(Reuters) - Hundreds of followers of a Haitian evangelical pastor, some armed with sticks and machetes, marched through a Port-au-Prince suburb on Saturday and confronted a gang controlling the area, sparking a melee that stood out even in a country accustomed to daily bloodshed.
A local rights group confirmed seven deaths but said the number may be as high as 20, though they were unable to enter the area to confirm. Others were injured and kidnapped in the confrontation.
Why did so many people follow their church leader into gunfire? Here's some background on Haiti's gang violence and the role of pastors:
WHO ARE THE GANGS AND WHY ARE THEY SO POWERFUL?
Haitian gangs have expanded their control over the country's territory since the 2021 assassination of President Jovenel Moise, which created a political vacuum.
Some 200 criminal groups form a network of shifting alliances dominated by the G9, G-Pep, Kraze Barye and 400 Mawozo groups, all warring for control over strategic parts of the capital, Port-au-Prince.
Under-resourced police have struggled to battle the gangs, many of whom are armed with assault-style weapons and machine guns. Haiti's government requested urgent international security assistance last October. Kenyan officials were recently in Haiti to assess leading such a force, although many countries have been reluctant to aid a government that is unelected and widely seen as corrupt.
Countries including the United States and Canada have imposed sanctions on a slate of Haitian politicians over accusations of corruption and links to gangs.
Over 2,400 people have been killed this year and some 200,000 are internally displaced, according to estimates from the United Nations. The conflict has cut off access to food, healthcare and humanitarian aid. Kidnappings and sexual violence, often gang rapes, have become commonplace, the UN has said.
WHAT ARE HAITIANS DOING IN RESPONSE?
Some civilians have been taking matters into their own hands. In April, suspected gang members were lynched and burned alive, birthing the so-called "Bwa Kale" movement. Other such vigilante killings have been carried out with help from police, according to the CARDH rights group.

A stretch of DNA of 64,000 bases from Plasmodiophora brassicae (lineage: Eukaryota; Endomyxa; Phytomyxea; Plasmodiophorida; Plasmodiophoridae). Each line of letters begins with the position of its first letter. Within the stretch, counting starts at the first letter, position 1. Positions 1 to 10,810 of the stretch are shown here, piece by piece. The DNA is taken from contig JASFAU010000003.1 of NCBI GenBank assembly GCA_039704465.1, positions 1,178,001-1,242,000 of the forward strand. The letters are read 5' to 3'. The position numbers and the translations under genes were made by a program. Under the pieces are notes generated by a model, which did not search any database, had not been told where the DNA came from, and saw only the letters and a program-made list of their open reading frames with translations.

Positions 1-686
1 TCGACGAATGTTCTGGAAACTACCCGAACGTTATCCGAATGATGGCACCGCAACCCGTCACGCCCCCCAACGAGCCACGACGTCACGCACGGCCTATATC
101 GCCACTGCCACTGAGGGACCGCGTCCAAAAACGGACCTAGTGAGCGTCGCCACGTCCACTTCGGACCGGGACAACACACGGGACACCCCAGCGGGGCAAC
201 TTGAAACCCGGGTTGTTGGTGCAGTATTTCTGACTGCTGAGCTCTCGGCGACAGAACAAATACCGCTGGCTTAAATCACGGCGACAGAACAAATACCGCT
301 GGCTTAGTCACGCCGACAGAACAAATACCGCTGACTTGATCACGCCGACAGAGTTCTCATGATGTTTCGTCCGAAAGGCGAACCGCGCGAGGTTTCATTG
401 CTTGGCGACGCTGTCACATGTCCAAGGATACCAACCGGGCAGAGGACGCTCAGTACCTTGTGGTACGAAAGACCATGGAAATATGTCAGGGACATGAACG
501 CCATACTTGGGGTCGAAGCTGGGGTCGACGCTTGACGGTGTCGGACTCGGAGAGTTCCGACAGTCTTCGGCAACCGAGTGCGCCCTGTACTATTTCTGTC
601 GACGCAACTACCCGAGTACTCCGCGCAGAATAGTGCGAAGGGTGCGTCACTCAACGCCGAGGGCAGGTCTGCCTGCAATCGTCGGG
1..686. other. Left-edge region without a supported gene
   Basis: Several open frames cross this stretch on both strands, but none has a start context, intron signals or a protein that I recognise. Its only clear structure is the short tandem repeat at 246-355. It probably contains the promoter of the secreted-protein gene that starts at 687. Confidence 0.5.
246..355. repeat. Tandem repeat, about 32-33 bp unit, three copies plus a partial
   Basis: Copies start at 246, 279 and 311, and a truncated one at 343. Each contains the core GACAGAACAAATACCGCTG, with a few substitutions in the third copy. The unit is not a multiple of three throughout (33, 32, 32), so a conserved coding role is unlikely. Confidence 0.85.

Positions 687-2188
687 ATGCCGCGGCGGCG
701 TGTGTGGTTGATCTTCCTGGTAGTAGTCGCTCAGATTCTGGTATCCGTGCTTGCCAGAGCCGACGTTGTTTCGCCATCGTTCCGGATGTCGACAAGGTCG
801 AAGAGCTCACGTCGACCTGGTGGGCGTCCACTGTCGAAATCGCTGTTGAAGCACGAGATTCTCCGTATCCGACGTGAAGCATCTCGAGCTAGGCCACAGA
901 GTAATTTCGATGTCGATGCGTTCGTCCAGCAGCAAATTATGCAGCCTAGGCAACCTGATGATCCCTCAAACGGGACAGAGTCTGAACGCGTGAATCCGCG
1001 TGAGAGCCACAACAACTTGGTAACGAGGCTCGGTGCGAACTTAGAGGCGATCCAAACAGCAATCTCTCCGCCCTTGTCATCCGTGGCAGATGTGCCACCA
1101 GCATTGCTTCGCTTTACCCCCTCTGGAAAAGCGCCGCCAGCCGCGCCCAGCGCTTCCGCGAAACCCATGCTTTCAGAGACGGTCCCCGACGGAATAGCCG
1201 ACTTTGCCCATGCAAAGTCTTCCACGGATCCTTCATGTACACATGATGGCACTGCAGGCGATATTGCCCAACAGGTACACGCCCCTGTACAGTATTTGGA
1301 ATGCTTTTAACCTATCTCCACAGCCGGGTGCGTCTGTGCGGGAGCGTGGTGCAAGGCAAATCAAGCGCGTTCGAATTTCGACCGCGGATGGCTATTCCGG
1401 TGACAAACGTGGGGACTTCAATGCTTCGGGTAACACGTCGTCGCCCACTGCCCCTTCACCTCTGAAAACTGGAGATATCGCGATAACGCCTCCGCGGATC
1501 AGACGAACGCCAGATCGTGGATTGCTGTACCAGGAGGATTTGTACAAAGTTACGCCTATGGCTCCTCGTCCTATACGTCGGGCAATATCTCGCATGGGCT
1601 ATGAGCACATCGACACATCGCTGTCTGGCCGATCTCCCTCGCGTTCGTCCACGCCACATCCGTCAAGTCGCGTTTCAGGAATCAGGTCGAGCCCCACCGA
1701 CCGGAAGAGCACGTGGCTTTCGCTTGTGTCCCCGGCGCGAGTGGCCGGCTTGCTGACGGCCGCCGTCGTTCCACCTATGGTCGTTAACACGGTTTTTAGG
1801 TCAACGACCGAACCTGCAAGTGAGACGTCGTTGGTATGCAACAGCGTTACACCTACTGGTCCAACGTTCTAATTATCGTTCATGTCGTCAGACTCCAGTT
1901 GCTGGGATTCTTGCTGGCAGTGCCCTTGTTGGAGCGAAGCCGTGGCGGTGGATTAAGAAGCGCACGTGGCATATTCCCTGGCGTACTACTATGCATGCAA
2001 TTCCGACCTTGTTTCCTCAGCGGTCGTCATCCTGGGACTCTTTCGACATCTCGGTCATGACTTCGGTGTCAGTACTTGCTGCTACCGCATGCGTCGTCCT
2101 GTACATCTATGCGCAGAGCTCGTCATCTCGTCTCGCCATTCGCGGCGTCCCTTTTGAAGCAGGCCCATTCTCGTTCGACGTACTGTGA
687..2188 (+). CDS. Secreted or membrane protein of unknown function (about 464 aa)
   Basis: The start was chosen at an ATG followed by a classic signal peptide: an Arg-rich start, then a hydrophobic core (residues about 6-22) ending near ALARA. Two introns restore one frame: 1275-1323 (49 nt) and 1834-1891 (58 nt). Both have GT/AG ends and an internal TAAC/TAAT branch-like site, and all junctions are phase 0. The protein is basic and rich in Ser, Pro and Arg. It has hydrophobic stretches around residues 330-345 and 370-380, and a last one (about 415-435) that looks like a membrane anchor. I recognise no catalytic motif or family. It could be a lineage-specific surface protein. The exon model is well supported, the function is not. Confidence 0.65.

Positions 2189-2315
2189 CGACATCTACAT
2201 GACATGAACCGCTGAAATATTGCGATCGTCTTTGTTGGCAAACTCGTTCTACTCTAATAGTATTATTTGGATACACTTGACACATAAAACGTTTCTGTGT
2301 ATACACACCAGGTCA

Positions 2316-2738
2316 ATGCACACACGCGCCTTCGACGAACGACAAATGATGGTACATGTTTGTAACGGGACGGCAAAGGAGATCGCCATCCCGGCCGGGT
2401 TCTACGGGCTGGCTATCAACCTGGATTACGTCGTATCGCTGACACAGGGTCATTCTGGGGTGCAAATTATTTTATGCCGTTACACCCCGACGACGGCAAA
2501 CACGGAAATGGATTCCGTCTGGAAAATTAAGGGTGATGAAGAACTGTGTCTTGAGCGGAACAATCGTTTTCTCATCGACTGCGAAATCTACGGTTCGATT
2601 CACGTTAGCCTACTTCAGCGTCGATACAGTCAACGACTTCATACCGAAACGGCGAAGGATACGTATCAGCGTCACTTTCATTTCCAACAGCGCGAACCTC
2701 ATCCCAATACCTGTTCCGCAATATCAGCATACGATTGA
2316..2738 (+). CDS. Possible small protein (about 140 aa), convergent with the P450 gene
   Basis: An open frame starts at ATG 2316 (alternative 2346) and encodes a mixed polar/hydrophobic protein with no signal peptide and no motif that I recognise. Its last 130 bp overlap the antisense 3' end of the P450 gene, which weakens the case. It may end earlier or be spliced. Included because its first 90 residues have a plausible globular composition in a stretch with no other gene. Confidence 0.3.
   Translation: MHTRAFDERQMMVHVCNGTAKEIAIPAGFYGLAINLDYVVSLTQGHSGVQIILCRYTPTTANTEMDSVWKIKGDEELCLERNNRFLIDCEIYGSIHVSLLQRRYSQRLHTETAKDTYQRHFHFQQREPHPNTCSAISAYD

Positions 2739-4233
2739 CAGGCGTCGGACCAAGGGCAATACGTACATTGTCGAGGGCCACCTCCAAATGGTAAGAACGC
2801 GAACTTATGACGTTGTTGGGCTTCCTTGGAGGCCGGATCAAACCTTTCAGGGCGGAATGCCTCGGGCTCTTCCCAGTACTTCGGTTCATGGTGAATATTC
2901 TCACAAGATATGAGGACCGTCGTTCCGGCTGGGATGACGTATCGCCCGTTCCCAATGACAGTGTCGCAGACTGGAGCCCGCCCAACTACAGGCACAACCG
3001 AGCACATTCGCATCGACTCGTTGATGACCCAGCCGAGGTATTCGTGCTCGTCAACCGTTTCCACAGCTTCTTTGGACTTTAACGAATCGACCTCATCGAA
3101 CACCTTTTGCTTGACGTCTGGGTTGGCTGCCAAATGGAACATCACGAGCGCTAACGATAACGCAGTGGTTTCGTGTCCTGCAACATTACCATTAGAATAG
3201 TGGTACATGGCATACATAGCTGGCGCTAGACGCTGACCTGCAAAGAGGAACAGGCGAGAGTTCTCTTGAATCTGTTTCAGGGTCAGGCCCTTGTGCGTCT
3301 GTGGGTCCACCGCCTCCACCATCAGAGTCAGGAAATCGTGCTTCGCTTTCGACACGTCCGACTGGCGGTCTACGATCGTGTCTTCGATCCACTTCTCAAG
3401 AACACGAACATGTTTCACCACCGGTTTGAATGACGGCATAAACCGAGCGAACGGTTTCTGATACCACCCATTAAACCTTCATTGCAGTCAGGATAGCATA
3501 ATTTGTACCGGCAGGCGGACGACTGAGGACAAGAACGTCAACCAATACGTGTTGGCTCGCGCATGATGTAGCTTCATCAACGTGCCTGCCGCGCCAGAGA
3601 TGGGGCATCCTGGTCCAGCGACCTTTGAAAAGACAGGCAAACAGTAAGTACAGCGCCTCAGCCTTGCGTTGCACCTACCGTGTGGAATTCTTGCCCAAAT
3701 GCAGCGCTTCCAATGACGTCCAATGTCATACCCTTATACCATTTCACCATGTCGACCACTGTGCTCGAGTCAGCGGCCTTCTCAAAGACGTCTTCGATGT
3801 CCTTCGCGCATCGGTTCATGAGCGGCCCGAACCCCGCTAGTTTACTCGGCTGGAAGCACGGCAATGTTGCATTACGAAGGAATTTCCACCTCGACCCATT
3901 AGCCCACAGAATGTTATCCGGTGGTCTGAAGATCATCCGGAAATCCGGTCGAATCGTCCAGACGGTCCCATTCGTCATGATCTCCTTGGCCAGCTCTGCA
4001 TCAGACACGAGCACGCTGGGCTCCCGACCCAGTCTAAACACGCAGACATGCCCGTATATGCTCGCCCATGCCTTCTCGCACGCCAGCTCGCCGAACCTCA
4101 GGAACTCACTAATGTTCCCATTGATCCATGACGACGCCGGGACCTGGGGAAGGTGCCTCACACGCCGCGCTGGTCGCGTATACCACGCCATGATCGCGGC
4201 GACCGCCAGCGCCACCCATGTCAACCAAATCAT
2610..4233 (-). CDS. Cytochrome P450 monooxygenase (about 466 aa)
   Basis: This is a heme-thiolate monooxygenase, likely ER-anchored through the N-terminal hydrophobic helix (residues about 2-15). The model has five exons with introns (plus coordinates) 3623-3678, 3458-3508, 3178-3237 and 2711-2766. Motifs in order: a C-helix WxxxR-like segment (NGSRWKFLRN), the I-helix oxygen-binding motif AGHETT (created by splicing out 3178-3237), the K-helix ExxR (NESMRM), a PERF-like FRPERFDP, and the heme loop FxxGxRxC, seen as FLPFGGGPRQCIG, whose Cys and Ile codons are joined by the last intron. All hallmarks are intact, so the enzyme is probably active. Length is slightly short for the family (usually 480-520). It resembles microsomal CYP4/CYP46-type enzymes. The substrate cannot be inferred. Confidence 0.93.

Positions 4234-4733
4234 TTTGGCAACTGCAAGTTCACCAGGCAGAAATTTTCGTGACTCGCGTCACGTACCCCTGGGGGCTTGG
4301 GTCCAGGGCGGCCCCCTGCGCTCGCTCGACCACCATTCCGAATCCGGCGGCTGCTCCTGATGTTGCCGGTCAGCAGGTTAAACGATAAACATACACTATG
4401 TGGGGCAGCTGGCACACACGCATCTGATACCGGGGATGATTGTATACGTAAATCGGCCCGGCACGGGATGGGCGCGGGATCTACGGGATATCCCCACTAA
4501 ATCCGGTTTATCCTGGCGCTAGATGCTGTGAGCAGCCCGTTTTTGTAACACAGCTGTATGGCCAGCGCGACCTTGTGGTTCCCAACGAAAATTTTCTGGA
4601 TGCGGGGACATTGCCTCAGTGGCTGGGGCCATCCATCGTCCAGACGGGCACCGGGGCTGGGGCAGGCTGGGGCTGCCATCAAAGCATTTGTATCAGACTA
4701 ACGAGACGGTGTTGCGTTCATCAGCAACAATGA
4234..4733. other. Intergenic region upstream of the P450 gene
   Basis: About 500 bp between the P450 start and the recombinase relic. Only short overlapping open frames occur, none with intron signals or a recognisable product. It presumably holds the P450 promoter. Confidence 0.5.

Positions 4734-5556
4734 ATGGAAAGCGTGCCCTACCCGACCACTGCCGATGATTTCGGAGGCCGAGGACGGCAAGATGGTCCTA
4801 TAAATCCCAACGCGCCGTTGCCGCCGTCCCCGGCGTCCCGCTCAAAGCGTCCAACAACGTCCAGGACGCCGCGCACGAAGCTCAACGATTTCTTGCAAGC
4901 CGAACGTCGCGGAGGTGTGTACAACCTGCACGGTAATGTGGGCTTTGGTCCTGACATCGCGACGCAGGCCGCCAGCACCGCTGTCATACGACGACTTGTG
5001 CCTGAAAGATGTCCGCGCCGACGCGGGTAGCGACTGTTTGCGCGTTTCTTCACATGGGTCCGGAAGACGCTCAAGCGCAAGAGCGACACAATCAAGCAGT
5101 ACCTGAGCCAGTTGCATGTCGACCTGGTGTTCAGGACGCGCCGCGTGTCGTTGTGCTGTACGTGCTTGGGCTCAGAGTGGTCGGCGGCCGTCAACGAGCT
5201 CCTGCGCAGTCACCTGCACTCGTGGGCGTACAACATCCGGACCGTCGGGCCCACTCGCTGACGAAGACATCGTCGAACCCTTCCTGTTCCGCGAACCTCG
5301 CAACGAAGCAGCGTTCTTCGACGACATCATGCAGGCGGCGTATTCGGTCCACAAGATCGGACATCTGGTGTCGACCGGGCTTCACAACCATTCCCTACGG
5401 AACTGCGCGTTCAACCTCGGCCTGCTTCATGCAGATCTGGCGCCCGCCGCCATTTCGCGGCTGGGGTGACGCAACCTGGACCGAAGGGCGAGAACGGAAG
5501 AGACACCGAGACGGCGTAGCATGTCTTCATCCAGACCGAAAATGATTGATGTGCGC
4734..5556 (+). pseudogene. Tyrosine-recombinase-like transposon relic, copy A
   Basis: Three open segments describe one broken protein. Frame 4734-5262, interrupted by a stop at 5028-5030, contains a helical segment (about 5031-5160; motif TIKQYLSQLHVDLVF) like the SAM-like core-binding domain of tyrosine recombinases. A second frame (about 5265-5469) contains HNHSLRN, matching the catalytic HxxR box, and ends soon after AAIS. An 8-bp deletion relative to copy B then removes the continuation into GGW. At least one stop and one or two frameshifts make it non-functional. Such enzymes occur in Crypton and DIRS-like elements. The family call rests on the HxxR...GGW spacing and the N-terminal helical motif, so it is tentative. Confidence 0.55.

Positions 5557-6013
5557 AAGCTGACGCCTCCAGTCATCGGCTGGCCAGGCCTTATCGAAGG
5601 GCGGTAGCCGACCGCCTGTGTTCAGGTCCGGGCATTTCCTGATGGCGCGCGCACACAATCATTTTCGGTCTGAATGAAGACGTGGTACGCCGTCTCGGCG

Last Saturday, Marcorel Zidor, known as Pastor Marco, of the Evangelical Piscine de Bethesda church, called on his followers to confront a gang controlling the Port-au-Prince suburb of Canaan. Police condemned Zidor after it ended in bloodshed and have yet to recover the bodies.
The next day followers of another religious leader known as Pastor Edrice gathered to take on Kraze Barye, led by Vitelhomme Innocent - who carries a $1 million U.S. bounty. Police prevented the confrontation.
On Monday, Zidor told a local radio station he would "do it again" despite the deaths, saying those of his followers who had kept faith had avoided the bullets.
WHO ARE HAITI'S INFLUENTIAL PASTORS?
Celebrity pastors have gained popularity in Haiti in recent decades. Pastor Luc Mesadieu first attempted a political foray through his Mochrena party at the turn of the century.
Influenced by U.S. mega-church pastors, such preachers gathered a following from the mid-2010s though radio and TV broadcasts. Some pastor-owned radio stations, notably from the Tabernacle of Glory church, gained thousands of followers.
Today these are sizeable and lucrative enterprises both in Haiti and throughout the diaspora of immigrants in the U.S. and elsewhere.
In a sign of their influence, Miami-based Pastor Gregory Toussaint, of the Tabernacle of Glory church, mobilized thousands of people across Haiti and the diaspora in July to push for U.S. legislation to penalize influential Haitians clandestinely backing gangs and to ease humanitarian migration rules.
Critics accused him of using the march to position himself as a presidential candidate for Haiti. Toussaint responded, "I don't need to be president to have a vision for my country."
(Reporting by Harold Isaac and Sarah Morland, Editing by Rosalba O'Brien)